Nearly 2.5 billion people worldwide ─ or 1 in 4 people ─ will be living with some degree of hearing loss by 2050, warns the World Health Organization’s (WHO) first World Report on Hearing, released on 3 March 2021. At least 700 million of these people will require access to ear and hearing care and other rehabilitation services unless action is taken.
„Our ability to hear is precious. Untreated hearing loss can have a devastating impact on people’s ability to communicate, to study and to earn a living. It can also impact on people’s mental health and their ability to sustain relationships,” said Dr Tedros Adhanom Ghebreyesus, WHO Director-General. “This new report outlines the scale of the problem, but also offers solutions in the form of evidence-based interventions that we encourage all countries to integrate into their health systems as part of their journey towards universal health coverage.”
Investment in ear and hearing care has been shown to be cost-effective: WHO calculates that governments can expect a return of nearly US$16 for every US$1 invested.
Main findings of the report
Lack of accurate information and stigmatizing attitudes to ear diseases and hearing loss often limit people from accessing care for these conditions. Even among health-care providers, there’s often a shortage of knowledge about prevention, early identification and management of hearing loss and ear diseases, hampering their ability to provide the care required.
In most countries, ear and hearing care is still not integrated into national health systems and accessing care services is challenging for those with ear diseases and hearing loss. Moreover, access to ear and hearing care is poorly measured and documented, and relevant indicators are lacking in the health information system.
But the most glaring gap in health system capacity is in human resources. Among low-income countries, about 78% have fewer than one ear, nose and throat (ENT) specialist per million population; 93% have fewer than one audiologist per million; only 17% have one or more speech therapist per million; and 50% have one or more teacher for the deaf per million. This gap can be closed through integration of ear and hearing care into primary health care through strategies such as task sharing and training, outlined in the report.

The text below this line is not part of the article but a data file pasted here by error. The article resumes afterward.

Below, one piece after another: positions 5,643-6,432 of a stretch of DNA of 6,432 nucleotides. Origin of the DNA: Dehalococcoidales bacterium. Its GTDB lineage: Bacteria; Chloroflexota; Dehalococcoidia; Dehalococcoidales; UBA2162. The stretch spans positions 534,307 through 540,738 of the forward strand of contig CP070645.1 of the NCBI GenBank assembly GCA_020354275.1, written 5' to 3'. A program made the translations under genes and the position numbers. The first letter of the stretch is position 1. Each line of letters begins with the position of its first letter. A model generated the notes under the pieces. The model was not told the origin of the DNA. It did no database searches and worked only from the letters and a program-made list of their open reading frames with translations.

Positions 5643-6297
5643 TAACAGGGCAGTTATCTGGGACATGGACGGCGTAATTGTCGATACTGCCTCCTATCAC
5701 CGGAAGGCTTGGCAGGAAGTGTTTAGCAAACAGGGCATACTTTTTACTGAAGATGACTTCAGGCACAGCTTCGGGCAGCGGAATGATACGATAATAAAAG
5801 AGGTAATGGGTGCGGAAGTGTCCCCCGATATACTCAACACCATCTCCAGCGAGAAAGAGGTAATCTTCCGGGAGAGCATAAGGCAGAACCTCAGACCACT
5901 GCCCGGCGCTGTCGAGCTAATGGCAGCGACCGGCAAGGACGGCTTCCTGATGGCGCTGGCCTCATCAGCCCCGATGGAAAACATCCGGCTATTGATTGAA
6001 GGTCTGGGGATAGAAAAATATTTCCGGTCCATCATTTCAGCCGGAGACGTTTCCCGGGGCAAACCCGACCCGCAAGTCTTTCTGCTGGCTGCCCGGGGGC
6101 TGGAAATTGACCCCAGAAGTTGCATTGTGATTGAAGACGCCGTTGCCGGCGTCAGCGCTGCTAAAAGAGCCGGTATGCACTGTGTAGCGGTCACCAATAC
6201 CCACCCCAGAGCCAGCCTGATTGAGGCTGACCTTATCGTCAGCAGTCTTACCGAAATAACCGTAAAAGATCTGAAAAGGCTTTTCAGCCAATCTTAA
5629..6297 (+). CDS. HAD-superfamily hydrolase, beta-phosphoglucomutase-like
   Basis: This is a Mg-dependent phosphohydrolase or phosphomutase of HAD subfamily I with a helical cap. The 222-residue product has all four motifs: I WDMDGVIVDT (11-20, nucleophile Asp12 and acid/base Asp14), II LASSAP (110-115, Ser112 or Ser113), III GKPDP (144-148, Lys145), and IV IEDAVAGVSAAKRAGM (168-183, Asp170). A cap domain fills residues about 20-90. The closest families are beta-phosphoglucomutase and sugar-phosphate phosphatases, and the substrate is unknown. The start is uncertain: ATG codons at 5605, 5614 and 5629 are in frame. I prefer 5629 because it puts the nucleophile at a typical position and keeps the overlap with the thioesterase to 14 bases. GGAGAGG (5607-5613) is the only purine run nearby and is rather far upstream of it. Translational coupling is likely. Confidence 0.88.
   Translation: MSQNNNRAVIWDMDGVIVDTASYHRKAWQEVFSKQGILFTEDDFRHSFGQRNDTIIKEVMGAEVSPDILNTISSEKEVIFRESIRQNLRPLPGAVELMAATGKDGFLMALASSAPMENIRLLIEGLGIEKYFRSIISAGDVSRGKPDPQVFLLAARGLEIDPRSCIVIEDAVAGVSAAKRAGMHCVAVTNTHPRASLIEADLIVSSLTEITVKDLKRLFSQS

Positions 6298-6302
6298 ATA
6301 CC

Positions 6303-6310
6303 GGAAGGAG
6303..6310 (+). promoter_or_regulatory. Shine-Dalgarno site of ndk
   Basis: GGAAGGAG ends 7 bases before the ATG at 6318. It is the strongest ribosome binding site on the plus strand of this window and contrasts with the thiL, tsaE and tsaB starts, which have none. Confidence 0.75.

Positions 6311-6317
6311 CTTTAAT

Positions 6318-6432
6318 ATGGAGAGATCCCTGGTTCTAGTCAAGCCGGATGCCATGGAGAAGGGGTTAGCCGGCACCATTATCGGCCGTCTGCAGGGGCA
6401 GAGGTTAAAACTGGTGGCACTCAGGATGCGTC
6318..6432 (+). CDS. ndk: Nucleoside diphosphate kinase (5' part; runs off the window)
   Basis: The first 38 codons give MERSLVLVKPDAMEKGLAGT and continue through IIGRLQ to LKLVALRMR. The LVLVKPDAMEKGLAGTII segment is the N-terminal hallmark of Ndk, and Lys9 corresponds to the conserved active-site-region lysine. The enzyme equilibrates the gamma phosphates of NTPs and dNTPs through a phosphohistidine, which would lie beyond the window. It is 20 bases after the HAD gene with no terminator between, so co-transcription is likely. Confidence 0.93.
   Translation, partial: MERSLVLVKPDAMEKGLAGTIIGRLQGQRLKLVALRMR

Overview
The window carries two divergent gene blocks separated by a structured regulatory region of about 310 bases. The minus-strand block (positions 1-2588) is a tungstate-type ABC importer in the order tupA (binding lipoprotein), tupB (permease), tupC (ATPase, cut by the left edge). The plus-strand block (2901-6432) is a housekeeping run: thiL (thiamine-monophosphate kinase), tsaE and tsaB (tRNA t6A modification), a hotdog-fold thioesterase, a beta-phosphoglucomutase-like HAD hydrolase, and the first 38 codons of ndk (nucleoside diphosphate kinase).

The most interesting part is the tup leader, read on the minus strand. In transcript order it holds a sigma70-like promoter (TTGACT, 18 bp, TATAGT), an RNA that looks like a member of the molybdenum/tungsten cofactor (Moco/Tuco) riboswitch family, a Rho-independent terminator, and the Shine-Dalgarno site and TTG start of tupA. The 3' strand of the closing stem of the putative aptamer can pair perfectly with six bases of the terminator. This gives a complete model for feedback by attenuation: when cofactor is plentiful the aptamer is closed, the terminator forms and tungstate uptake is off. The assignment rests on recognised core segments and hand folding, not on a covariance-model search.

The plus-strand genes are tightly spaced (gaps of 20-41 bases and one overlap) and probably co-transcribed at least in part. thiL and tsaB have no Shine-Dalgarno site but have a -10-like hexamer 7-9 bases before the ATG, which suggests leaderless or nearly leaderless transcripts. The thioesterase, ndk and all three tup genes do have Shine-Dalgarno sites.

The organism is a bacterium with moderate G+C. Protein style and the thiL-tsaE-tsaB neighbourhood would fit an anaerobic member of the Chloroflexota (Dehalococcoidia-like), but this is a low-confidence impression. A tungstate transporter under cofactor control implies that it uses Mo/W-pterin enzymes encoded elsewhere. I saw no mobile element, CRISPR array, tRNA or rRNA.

Globally, 1.5 billion people live with some degrees of hearing loss out of which around 430 million people require rehabilitation services for their hearing loss.
By 2050 nearly 2.5 billion people are projected to have some degree of hearing loss and at least 700 will require hearing rehabilitation.
Hearing loss may result from genetic causes, complications at birth, certain infectious diseases, chronic ear infections, exposure to loud sounds, use of ototoxic medicines, and ageing.
In children, almost 60% of hearing loss is due to causes such as ear infections and birth complications that can be prevented through public health measures.
Over 1 billion young adults are at risk of permanent, avoidable hearing loss due to unsafe listening practices.
Unaddressed hearing loss is expensive to communities worldwide and costs governments US$980 billion annually. Interventions to prevent, identify and address hearing loss are cost-effective and can bring great benefit to individuals.
Of those who could benefit with the use of a hearing aid, only 17% actually use one. The gap is consistently high in all parts of the world, ranging from 77% to 83% across WHO regions, and from 74% to 90% across income levels.
Access to timely and appropriate care
Once diagnosed, early intervention is key. Medical and surgical treatment can cure most ear diseases, potentially reversing the associated hearing loss. However, where hearing loss is irreversible, rehabilitation can ensure that those affected avoid the adverse consequences of hearing loss. A range of effective options are available.
Hearing technology, such as hearing aids and cochlear implants, when accompanied by appropriate support services and rehabilitative therapy are effective and cost-effective and can benefit children and adults alike.
“To ensure that the benefit of these technological advances and solutions is equitably accessible to all, countries must adopt an integrated people-centred approach,” said Dr Bente Mikkelsen, Director of the WHO Department of Noncommunicable Diseases. “Integrating ear and hearing care interventions within national health plans and delivering these through strengthened health systems, as part of universal health coverage, is essential to meet the needs of those at risk of or living with hearing loss.”